Did you know that the current "market prices" for design are totally irrelevant? It’s true, and what’s more is that you absolutely don’t have to follow them. You can, in fact, charge whatever you want for your designs, provided you make a few important changes to your design process.
You might ask, "Isn’t that unethical?" Not at all. I’m going to show you exactly how you can, ethically and fairly, charge any amount you want for your design work. Interested? Good. Let’s continue on.
Recommended Reading: 5 Smart Ways To Get Your Clients To Pay Your Rates
Whatever You Want? Like, whatever whatever?
First, let’s be clear on what I mean when I say you can charge whatever you want. Designers have been trained to believe that they have to adhere to a standard price range, because it’s what they believe "the market" will bear. But I have news for you: "the market" doesn’t exist.
It’s all made up of individual people with individual needs. What one client would only pay $100 for, another might pay $10,000, or even $100,000. It all depends on how you position yourself and what value you provide to which people.
So yes. I really do mean whatever you want. However, there are some important stipulations to keep in mind. First thing on this list, is that you absolutely, positively have to…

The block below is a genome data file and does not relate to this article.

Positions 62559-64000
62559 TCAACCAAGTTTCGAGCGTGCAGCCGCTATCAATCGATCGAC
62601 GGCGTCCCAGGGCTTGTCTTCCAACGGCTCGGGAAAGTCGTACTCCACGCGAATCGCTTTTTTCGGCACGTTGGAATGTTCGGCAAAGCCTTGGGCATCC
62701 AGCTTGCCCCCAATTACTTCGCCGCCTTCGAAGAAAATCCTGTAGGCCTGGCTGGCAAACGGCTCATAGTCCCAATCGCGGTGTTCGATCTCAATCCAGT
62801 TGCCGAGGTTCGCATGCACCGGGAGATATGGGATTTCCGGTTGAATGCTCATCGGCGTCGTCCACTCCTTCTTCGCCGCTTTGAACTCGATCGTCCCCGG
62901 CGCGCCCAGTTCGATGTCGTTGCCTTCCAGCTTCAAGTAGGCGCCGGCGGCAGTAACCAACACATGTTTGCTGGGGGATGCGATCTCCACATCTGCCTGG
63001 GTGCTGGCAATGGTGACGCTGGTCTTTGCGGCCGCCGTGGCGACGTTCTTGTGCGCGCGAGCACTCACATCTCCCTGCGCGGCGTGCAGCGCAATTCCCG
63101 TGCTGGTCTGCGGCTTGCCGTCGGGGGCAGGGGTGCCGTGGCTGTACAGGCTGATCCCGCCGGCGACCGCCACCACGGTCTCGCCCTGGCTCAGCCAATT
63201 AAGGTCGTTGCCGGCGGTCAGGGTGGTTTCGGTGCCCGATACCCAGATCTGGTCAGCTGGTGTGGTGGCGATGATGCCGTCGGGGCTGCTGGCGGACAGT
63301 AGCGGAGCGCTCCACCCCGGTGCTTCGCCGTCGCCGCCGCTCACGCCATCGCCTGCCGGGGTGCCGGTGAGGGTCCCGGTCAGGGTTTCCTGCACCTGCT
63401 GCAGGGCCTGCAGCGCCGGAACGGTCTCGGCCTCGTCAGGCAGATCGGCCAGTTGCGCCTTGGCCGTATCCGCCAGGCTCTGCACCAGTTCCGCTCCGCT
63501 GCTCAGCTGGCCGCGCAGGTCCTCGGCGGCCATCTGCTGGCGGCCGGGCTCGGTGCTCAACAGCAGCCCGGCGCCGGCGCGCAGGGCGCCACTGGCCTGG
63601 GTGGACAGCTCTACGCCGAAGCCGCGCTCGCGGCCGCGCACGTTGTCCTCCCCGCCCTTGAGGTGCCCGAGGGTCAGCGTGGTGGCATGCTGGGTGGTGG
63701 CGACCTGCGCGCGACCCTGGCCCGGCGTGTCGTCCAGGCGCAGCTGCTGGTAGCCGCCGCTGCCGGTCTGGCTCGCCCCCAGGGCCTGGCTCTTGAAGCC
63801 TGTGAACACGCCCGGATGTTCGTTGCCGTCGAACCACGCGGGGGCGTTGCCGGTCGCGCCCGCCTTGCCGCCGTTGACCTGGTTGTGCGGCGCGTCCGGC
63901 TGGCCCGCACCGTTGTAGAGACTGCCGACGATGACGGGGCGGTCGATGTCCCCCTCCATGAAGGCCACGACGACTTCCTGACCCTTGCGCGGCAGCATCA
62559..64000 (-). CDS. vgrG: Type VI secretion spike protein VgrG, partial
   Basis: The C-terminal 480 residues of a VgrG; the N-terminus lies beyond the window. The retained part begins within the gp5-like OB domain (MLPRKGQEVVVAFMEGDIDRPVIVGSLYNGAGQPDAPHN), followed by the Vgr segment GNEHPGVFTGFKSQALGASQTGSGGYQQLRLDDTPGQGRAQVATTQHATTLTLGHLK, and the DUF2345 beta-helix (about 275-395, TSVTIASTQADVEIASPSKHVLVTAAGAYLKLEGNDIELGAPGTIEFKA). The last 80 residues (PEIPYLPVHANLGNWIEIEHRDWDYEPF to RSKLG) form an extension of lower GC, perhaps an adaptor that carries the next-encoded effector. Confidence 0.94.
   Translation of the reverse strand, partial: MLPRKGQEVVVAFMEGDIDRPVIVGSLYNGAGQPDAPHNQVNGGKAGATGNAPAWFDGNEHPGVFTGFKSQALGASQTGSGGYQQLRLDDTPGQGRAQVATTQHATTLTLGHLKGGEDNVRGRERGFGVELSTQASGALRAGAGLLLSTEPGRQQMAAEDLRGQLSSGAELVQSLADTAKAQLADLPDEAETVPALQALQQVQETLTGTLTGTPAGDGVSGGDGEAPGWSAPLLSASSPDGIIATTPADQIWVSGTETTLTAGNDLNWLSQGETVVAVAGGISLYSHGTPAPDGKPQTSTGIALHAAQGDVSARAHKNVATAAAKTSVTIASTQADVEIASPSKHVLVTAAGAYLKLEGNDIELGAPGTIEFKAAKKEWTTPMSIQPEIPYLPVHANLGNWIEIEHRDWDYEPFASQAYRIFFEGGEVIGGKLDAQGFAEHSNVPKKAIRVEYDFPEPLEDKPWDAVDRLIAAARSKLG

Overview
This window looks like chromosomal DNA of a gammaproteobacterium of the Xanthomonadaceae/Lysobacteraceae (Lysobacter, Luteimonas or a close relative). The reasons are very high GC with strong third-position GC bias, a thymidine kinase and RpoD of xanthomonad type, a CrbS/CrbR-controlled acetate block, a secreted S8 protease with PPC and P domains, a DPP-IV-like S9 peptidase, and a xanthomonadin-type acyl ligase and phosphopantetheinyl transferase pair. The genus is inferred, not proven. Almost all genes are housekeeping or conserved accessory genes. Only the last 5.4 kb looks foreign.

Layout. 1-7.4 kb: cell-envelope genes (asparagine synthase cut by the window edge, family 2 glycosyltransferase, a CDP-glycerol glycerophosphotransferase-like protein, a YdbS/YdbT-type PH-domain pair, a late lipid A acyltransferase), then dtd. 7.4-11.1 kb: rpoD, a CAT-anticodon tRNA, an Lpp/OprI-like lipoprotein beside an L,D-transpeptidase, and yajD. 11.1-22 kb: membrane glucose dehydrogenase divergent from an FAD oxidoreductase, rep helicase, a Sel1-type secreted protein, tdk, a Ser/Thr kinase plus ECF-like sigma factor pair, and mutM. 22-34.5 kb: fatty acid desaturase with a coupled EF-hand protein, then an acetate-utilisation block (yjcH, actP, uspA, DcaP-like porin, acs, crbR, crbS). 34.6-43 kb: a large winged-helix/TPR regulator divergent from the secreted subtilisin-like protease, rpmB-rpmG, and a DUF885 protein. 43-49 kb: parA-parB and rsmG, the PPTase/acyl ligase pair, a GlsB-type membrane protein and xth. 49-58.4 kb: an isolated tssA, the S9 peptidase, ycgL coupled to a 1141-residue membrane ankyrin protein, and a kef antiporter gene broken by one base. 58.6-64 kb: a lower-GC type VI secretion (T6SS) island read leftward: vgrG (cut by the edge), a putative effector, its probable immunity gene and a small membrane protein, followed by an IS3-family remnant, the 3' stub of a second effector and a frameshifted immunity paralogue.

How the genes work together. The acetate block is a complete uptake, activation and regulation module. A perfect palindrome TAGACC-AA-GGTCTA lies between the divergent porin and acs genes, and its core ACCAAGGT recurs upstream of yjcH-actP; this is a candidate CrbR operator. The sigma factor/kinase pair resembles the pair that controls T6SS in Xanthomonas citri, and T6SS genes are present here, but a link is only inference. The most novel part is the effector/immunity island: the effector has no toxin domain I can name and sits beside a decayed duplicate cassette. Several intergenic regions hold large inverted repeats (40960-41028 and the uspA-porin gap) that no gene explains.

Ditch The Generic
Visualize with me for a minute. We’re going to a trendy new restaurant in town. Which town? Doesn’t matter – make one up. Anyway, you and your friends are starving, and you walk into the restaurant with excitement. The waiter seats you and hands you your menus.
You see something called Poule et l’Orange Supreme de Chef de Cuisine. You’re not exactly sure what that is, but it sounds delicious. Your eyes stray briefly to the price listed on the right, but you’re so hungry and it sounds so good (it says supreme!) that you barely even register how exorbitant the price tag is.
… And Offer A Unique Experience
Or how about a more down to earth example? If you’ve ever visited Disneyland or Disney World, you know how ridiculously overpriced everything is there. How is Disney able to get away with those prices for such mundane items? Well, part of the secret is the established Disney brand.
But the other part is that, at Disney World, you expect a certain type of experience. You are literally immersed in another world of Disney’s creation, and in this world, it’s perfectly acceptable to pay $12 for a bottle of water that’s $1.50 anywhere else.
Elevate The Experience
As a designer, you can charge whatever you want if you craft your service offerings to fit your own terms. If you take basic concepts and make them your own, then people won’t bring any preconceived notions to the table, including how much they expect to pay.
Everything about the experience should feel different than the usual. If you can make your customers feel different while doing business with you, you’ll be able to charge much more than your competition. Offer a luxury experience, invite your clients to play in your world, and stay away from the generic.
Set It And Forget It